First of all, what is the word of God? We argue ignorantly about the Bible, if we think that the phrase always means a quote from God. It can, but not always. The phrase can refer to the person of Jesus (John 1:1-3). In another place we read that the word of God came to Abraham in a vision (Genesis 15:1) and then quotes that word. In that narrow sense of the phrase, the words in the Bible before the quote are not the word of God, or word from God and the words in quotes are. Yes, sometimes the phrase word of God can mean a quote from God.
However, the phrase word of God is also used in a much broader sense, as the word about God or even the word from God delivered through faulty people. For instance, the word of God spread (Acts 6:7; 12:24) meaning the Gospel message. That does not mean that everything that the Apostles said in their public preaching was infallible. Nowhere does the Bible describe itself from Genesis to Revelation as the word of God. It is a phrase that comes from tradition. Yet, after the 400’s AD when the New Testament canon was completed, it was completely appropriate to call the Christian Bible the word of God in that same very broad sense.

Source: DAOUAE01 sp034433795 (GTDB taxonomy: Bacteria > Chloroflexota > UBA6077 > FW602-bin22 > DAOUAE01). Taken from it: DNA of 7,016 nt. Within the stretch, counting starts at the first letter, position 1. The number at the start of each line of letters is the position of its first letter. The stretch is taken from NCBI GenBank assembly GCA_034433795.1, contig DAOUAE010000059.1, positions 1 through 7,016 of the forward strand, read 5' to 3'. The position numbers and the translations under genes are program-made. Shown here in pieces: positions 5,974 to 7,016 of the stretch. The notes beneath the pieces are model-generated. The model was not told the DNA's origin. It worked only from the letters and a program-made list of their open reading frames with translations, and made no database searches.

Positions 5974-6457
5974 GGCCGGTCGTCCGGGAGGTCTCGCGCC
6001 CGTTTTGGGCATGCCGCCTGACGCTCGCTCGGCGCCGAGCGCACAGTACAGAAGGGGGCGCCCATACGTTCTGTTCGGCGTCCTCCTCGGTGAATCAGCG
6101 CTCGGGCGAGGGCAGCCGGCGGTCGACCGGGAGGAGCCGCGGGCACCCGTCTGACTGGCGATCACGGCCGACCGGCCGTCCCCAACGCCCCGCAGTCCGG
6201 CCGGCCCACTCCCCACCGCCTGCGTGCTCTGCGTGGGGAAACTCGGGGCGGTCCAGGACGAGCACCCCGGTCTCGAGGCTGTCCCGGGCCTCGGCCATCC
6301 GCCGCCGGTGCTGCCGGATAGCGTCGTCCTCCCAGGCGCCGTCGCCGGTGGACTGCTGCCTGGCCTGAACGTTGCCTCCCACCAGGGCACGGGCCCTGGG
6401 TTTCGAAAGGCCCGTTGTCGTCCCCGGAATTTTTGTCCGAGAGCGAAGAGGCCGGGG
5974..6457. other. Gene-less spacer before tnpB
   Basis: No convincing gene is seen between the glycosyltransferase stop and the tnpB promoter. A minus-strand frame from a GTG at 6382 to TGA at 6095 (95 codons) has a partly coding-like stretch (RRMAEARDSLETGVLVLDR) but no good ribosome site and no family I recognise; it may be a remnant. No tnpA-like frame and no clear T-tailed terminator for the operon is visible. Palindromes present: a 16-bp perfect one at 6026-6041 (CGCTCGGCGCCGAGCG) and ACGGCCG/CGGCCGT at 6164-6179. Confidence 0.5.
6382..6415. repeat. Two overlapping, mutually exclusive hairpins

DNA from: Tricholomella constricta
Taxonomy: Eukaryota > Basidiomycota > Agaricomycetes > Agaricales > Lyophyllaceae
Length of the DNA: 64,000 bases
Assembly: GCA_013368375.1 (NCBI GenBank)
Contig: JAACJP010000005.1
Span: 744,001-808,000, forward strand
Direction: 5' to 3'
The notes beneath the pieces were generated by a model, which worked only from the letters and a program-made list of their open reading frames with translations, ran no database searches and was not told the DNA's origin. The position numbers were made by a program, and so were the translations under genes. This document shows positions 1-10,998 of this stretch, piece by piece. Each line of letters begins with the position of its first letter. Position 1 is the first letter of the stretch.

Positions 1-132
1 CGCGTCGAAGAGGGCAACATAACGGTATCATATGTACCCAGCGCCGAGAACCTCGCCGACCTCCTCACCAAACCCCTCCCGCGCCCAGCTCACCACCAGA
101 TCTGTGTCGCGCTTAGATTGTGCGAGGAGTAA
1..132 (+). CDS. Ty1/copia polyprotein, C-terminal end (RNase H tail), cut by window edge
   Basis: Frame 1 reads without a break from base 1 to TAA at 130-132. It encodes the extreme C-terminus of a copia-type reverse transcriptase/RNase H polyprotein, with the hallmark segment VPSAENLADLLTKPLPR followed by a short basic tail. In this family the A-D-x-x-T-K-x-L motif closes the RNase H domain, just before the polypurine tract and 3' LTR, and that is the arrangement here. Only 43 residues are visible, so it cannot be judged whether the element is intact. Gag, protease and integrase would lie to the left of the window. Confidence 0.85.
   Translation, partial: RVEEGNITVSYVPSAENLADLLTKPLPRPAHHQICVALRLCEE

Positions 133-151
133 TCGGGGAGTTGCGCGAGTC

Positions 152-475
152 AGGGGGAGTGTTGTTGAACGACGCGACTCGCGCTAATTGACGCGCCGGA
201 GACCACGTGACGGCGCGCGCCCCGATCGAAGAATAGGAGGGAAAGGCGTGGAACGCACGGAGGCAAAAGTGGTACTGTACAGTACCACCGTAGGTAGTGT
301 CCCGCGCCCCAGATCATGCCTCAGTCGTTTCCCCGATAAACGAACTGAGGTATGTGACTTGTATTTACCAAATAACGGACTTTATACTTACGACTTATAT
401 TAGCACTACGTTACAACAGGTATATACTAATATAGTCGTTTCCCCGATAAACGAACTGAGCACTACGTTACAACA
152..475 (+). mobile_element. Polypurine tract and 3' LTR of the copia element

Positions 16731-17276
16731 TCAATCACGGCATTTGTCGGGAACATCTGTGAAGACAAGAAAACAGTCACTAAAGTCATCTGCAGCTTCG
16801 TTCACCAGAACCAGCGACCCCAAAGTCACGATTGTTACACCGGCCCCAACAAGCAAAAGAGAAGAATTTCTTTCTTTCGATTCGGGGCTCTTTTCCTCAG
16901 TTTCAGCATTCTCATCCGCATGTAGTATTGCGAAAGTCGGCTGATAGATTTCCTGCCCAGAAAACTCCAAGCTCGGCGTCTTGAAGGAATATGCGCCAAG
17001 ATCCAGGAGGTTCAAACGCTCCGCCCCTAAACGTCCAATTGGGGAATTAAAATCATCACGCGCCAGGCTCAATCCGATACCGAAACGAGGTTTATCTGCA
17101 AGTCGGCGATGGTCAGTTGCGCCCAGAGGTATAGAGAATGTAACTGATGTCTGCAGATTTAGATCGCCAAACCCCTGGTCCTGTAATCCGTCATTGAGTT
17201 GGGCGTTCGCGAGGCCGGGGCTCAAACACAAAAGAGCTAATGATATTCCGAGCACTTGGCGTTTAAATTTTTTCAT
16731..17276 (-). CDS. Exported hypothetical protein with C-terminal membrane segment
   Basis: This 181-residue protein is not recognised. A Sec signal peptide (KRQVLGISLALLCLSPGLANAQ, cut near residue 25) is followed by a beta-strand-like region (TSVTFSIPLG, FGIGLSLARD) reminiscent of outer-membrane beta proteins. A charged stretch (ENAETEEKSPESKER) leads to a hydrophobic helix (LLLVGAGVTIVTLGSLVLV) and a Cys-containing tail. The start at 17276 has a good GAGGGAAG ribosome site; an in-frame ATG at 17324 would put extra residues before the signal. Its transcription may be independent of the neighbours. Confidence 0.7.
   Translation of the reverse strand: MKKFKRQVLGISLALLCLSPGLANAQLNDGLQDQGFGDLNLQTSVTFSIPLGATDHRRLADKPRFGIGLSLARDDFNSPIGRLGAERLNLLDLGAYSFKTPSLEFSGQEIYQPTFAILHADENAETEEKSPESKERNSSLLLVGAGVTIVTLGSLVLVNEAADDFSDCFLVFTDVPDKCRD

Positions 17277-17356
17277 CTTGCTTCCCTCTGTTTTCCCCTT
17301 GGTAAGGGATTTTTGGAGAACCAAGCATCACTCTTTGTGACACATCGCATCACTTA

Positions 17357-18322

When we call the Bible the word of God, we are not saying that every sentence is approved as God’s final answer on a topic. The Bible is a book that sometimes records very raw human emotions and some pretty awful sins, which are elsewhere clearly shown to be wrong. We need to read the whole Bible before jumping to wrong conclusions about any isolated text. What God does allow though, is for us to come to him and express exactly how we feel on an issue, no holes barred, completely honestly and openly whether or not those emotions are totally clean and pure in his eyes.
So, why did the writer of the Psalm pray such a horrible prayer? We need to understand that this was a natural, human reaction to similar atrocities that had been perpetrated upon the Jews by surrounding nations. What the Psalm does is give us permission to express to God exactly how we feel, even though later in calmer moments, he will lead us to more righteous thoughts.